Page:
Fleet Driver Safety Tips

Apr 29, 2013

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According to government statistics, most vehicle accidents are attributed to exceeding the speed limit, driver fatigue, distracted driving, backing up unsafely or driving a poorly maintained vehicle. The good news is that fleet managers can control most of these risk factors and, while they can’t always prevent accidents from occurring, they can use the tips below to minimize the risks and help ensure driver safety.

Enforce written policy and procedures

As an obvious accident prevention starter, develop and distribute written safety policies for all fleet employees. For example, enforce a cell phone policy to help discourage distractive driving, either by banning use while driving or restricting use to hands-free devices only. Or consider a policy that requires drivers to rest when they feel fatigued, and help drivers identify some of the warning signs of fatigue, which include:

~  Continual yawning
~  Feeling cramped and stiff
~  Slower reaction times
~  Eyes that feel heavy
~  Varying speed for no reason

Install in-vehicle recording systems

In-vehicle recording systems help identify problem behaviors, such as seat belt non-compliance or cell phone use. With a fleet tracking system in place, fleet managers can reprimand problem drivers who continually fail to comply with safety policies. Additionally, in-vehicle recording devices can capture evidence that may limit company liability when an accident occurs.

Mandate driver-training programs and continued education coursework

Orienting new hires to driver safety policies and requiring continuous safety training for employees on a regular basis can help minimize company and driver risk. Provide drivers with strategies to prevent accidents and minimize injury if an accident occurs, such as wearing seatbelts and properly securing cargo.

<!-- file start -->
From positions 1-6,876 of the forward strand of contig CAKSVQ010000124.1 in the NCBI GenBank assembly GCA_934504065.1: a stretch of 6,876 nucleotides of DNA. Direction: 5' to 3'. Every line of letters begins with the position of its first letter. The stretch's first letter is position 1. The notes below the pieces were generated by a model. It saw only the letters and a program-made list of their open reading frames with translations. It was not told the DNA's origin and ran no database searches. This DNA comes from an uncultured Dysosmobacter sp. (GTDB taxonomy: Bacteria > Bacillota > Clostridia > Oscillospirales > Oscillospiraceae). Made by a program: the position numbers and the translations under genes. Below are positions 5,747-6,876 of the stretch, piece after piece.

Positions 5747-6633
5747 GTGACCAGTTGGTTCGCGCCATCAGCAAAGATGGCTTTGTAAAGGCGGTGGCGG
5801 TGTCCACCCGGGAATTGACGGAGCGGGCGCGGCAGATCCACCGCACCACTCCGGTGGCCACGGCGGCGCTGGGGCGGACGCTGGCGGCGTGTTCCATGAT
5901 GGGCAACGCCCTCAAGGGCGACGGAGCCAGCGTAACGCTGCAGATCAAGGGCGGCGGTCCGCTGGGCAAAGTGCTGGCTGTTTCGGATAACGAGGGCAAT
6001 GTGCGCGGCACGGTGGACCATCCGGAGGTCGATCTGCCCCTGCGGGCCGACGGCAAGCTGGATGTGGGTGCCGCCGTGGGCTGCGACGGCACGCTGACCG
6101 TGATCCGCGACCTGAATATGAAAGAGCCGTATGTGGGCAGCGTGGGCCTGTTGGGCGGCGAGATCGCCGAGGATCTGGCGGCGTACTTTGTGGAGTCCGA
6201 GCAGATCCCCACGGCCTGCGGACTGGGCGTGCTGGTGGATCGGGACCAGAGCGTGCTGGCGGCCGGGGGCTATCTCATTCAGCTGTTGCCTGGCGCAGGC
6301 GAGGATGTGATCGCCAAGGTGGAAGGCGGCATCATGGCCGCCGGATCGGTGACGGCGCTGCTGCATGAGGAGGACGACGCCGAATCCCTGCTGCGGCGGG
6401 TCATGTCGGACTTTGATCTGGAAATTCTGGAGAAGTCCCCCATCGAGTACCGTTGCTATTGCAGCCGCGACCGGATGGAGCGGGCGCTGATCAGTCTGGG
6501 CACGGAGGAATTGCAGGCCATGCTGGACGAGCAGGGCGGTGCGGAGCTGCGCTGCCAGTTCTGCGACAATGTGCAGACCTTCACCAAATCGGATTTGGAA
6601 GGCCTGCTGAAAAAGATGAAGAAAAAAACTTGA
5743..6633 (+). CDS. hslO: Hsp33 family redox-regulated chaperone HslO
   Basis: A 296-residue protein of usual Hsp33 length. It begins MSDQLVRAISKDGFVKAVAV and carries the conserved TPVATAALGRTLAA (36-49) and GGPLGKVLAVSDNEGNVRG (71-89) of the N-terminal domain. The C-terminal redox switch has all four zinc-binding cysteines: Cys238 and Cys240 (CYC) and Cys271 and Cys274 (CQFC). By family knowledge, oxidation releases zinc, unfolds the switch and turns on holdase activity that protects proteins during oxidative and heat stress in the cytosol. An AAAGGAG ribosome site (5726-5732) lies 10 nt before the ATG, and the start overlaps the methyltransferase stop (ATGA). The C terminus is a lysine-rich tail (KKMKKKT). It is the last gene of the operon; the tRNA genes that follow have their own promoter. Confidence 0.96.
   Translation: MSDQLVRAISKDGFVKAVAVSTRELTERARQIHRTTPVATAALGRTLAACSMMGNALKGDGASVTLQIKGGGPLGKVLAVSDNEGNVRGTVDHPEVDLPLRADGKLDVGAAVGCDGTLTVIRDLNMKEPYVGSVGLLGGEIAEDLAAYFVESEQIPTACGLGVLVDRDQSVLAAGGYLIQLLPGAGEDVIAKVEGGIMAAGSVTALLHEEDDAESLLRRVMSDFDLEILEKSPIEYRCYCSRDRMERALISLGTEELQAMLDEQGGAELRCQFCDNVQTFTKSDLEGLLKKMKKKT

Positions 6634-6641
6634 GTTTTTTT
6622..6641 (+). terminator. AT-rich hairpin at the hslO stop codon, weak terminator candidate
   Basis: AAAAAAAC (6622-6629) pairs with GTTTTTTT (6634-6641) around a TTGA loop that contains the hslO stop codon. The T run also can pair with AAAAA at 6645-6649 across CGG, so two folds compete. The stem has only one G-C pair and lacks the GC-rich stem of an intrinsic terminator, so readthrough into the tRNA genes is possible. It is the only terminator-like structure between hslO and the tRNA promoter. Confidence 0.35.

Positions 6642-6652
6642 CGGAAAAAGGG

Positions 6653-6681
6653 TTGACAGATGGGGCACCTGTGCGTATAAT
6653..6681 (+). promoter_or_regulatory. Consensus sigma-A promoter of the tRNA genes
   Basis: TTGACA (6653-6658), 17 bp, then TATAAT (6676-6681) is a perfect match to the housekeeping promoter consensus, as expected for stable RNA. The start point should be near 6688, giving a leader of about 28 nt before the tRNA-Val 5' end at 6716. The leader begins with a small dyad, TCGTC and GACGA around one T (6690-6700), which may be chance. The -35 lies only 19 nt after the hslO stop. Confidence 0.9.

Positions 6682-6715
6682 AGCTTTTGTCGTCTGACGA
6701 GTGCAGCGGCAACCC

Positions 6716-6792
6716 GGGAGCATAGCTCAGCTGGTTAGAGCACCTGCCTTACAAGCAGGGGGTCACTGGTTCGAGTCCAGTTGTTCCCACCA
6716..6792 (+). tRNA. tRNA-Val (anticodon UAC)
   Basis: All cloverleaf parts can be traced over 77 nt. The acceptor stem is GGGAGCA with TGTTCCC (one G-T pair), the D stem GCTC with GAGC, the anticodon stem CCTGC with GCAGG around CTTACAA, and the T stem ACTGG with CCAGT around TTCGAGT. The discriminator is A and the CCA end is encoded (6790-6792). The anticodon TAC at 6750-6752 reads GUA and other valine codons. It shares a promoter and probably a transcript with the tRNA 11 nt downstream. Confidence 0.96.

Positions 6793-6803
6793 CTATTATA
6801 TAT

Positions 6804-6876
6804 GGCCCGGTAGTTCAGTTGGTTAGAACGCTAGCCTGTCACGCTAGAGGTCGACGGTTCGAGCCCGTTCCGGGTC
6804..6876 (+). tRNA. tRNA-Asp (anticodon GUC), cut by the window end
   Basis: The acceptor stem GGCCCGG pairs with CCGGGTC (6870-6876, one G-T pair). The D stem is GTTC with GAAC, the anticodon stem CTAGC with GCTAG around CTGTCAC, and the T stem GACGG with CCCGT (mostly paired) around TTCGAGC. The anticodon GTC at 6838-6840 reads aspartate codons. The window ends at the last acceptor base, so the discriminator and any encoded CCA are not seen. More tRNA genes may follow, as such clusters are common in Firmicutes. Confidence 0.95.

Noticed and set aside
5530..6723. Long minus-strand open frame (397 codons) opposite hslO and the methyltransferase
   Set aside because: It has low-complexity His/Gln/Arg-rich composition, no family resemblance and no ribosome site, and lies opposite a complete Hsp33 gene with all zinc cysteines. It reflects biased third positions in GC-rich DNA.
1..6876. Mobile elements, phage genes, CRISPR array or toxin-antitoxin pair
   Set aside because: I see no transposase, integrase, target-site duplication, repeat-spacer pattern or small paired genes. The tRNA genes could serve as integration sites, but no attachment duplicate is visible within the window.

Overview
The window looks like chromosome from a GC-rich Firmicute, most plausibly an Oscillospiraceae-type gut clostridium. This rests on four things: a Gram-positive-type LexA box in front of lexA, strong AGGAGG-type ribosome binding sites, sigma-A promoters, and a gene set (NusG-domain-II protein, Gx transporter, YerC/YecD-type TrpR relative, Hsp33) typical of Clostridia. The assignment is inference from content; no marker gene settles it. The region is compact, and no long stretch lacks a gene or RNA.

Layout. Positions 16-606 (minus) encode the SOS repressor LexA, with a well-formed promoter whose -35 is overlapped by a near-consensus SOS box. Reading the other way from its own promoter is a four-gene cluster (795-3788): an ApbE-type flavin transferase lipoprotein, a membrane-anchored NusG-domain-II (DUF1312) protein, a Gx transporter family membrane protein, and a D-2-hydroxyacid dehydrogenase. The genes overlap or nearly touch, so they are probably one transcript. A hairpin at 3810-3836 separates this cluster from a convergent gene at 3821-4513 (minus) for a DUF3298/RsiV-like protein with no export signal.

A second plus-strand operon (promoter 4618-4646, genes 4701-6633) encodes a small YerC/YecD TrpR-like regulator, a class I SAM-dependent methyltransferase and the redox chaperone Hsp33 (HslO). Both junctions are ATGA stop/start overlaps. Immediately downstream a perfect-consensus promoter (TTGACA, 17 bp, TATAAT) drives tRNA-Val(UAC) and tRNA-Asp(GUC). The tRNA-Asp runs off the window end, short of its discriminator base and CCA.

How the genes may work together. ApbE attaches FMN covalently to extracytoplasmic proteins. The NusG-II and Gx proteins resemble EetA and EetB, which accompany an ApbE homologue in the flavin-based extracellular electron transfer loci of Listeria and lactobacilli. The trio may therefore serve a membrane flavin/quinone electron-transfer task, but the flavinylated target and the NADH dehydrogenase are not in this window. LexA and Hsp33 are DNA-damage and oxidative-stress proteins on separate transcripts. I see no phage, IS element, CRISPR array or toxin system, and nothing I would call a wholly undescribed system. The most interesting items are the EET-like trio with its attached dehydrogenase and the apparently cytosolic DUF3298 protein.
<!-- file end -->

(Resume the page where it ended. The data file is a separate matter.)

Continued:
Require routine vehicle maintenance

Practicing proper fleet vehicle maintenance is a highly effective way to prevent accidents from occurring. A recent study out of the UK found that car maintenance was not a priority for many fleet drivers—about 11 percent of van drivers failed to identify the minimum tire tread limit and 15 percent of drivers reported they never check the oil in their vehicles. A company policy that clearly outlines required vehicle maintenance practices would help hold drivers accountable, including:

~  Schedule vehicle inspections on a regular basis
~  Report mechanical issues as soon as possible
~  Review important vehicle maintenance issues
~  Ensure vehicles are properly equipped with working seat belts, adequate fleet tire treads, rollover protection, etc.

Monitor driver motor vehicle records

Avoid hiring poor drivers or identify problem drivers by conducting motor vehicle and criminal background checks. Routinely review every driver’s motor vehicle record and respond promptly to evidence of reckless driving behavior by:

~  Requiring additional safety training and lessons
~  Restricting driving privileges 
~  Suspending or terminating the driver

To avoid significant financial and emotional loss due to vehicular accidents, fleet managers can help promote safe driving through the development of safety policies, proper vehicle maintenance and accident prevention training for drivers. By ensuring all the appropriate steps are taken to train and protect the fleet, work-related accidents and their associated costs could be greatly reduced.